HYMNS TO AMEN.
By G. W. Goodwin, M.A.
[Extracted from TSBA, 2, 353-59.]
Read 2nd December, 1873.
The Hymn to Amen, of which I read a translation to the Society in May 1873, and which is published in the Transactions of that year, p. 250, consists of little more than high sounding epithets of the god, some of them containing allusions to mythological stories not very intelligible, and strung together without any obvious law of connexion. Some specimens of hymns exist which have a more devotional and sentimental character, and bear a nearer relation to the noble models of Hebrew psalmody. One such hymn contained in the Anastasi Papyrus, No. 2, has been lately translated by M. Chabas, and is entitled by him a prayer against the partiality of judges. I offer the following translation, which differs a little from that of M. Chabas. The text is considerably mutilated, and some of my restorations are different from those of my learned friend.
Hymn to Amen.
(2 Anastasi, page 8, line 5, to page 9, line 1.)
"Oh! Amen, lend thine ear to him who is alone before the tribunal, he is poor (he is not) rich. The court [p.354] oppresses him; silver and gold for the clerks of the book,1 garments for the servants.2 There is no other3 Amen, acting as a judge, to deliver (one) from his misery; when the poor man is before the tribunal, (making) the poor to go forth4 rich."
The three following lines, translated by M. Chabas, belong in
my opinion to another piece, being divided from what precedes by the mark
[glyph], which is used frequently in this papyrus to denote the beginning of a
new subject. This hymn extends from line 2 of page 9 to the first word of page
10. Then comes another [glyph] marking the beginning of a new piece, which
extends to the end of the papyrus.
Of these two hymns I propose to give a translation.
Hymn to Amen.
(2 Anastasi, page 9, line 2, to page 10, line 1.)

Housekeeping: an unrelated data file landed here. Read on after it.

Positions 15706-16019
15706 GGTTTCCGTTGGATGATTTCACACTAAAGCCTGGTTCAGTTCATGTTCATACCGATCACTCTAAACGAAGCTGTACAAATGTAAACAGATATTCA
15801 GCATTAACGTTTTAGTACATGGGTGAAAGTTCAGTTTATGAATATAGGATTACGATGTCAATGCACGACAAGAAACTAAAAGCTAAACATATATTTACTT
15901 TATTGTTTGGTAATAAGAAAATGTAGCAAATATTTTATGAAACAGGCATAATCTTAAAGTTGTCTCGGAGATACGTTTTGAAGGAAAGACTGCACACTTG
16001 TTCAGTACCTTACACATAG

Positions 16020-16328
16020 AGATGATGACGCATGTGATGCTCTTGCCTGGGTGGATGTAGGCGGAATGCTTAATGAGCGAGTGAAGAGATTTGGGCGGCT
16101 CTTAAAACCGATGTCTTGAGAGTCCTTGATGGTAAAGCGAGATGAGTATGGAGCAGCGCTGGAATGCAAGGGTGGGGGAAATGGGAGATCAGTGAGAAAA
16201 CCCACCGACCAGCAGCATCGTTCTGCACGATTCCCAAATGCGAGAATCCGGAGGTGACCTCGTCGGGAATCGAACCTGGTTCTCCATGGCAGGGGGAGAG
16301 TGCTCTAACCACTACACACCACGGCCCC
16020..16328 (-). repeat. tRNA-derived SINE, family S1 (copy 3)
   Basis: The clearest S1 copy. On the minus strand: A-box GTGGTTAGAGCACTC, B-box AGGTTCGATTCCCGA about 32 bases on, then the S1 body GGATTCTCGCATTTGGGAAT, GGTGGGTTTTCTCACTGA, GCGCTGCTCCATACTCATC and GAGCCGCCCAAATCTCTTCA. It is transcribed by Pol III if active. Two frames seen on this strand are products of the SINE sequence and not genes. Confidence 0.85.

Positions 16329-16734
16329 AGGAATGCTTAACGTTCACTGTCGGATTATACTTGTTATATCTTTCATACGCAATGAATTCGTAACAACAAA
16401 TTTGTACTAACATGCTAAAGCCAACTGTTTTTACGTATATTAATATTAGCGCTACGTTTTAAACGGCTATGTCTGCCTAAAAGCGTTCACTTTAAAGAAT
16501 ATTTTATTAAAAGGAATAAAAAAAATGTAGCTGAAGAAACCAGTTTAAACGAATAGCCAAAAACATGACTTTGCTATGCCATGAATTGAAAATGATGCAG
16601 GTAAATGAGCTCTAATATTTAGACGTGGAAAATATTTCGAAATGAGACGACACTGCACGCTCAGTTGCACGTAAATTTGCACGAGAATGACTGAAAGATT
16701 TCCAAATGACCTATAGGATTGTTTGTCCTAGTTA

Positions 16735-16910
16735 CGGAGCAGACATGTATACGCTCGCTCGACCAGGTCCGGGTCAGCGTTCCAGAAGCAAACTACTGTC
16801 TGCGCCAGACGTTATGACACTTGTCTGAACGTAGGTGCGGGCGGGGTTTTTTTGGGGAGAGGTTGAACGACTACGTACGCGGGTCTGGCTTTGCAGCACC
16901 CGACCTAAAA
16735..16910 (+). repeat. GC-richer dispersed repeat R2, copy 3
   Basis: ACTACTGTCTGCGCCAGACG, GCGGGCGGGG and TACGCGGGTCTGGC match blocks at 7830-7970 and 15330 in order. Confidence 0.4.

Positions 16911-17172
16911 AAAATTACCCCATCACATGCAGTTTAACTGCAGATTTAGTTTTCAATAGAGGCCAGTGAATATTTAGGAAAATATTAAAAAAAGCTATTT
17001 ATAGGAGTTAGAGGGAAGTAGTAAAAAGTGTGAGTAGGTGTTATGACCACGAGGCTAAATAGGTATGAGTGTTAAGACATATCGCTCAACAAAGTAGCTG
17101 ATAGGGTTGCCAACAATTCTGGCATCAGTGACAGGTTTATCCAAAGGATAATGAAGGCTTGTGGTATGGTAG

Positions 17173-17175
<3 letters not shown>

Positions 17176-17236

"I cry, the beginning of wisdom is the way of Amen, the rudder of5 (truth?). Thou art he that giveth bread to him who has none, that sustaineth the servant of [p.355] his house. Let6 no prince be my defender in all my troubles. Let not my memorial7 be placed under the power of any man who is in the house .... My lord is (my) defender; I know his power, to wit, (he is) a strong defender, there is none mighty except him alone. Strong is Amen, knowing how to answer, fulfilling the desire8 of him who cries to him; the Sun the true king of gods, the strong bull, the mighty lover of power (?)"
The phrase which I have translated "the way of Amen" [glyphs] Amen, literally the water of Amen. In Egypt the river Nile was the great road or highway, hence by an easy metaphor "the water" was used to signify "the way," that is, the will, command, or rule. M. Brugsch has given several illustrations of this use of the word in his Lexicon, page 635. The following examples occur in the Miramar Stele, Plate XLIII, a very remarkable but difficult text, which has not obtained the attention it deserves. The lady of whom this stele is the memorial was a devout worshipper of Hathor. In line 2 she says—
Shim n . a ha maten ent Hathor sheftu . s pu diet [p.356] hau-a utu-ut en al-a t-r ari nicr-es kain-ut.a hes-ut a er-es.
"I walked in the way of Hathor, her fear was in me (lit. my limbs). My heart bid me to do her pleasure. I was found acceptable to her."
Further, in line 4 she adds—
au-a em chrot an saa-s sma-cheru utu na ab.a tem.a sheshes hes-ut neter ha-es s. chentesh-ef-ua har nefer ari-nef em ana ten chent ha mu-f.
"When I was a child, not knowing how to declare the truth (i.e., distinguish good from evil, truth from falsehood) my heart bid me adopt the sistrum (i.e. the badge of Hathor). God was pleased with it, the good rider made me rejoice, he gave me this gift to walk in his way (or according to his rule)."
Again, line 7, addressing the men of letters, she says—
sim hemt ten er-es ma sim ha mateu eut hout lateru ach-es er maten neb sim en - sen lia mu - s
"Lead your wives to her truly to walk in the ways of the queen of the gods; it is more blessed than any other way; lead them in her way."
The following is a translation of the second hymn:—
Hymn to Amen.
(2 Anastasi, page 10, line 1.)
"Come to me, O! thou Sun; Horus of the horizon give me help. Thou art he that giveth (help); there is no help without thee, excepting thou (givest it). Come to me Tum, hear me thou great god. My heart goeth forth towards An (Heliopolis, the city of Tum). Let my desires be fulfilled,9 let my heart be joyful, my inmost heart m gladness. Hear my vows, my humble supplications10 every day, my adorations by night; my (cries of) terror ... prevailing in my mouth, which come from my (mouth?) one by one. Oh! Horus of the horizon there is no other besides like him, protector of millions, [p.358] deliverer of hundreds of thousands, the defender of him that calls to him, the lord of An. Reproach me not11 with my many sins. I am a youth, weak of body.12 I am a man without heart. Anxiety comes upon me (lit. upon my mouth) as an ox upon grass. If I pass the night in and I find refreshment, anxiety returns to me in the time of lying down."13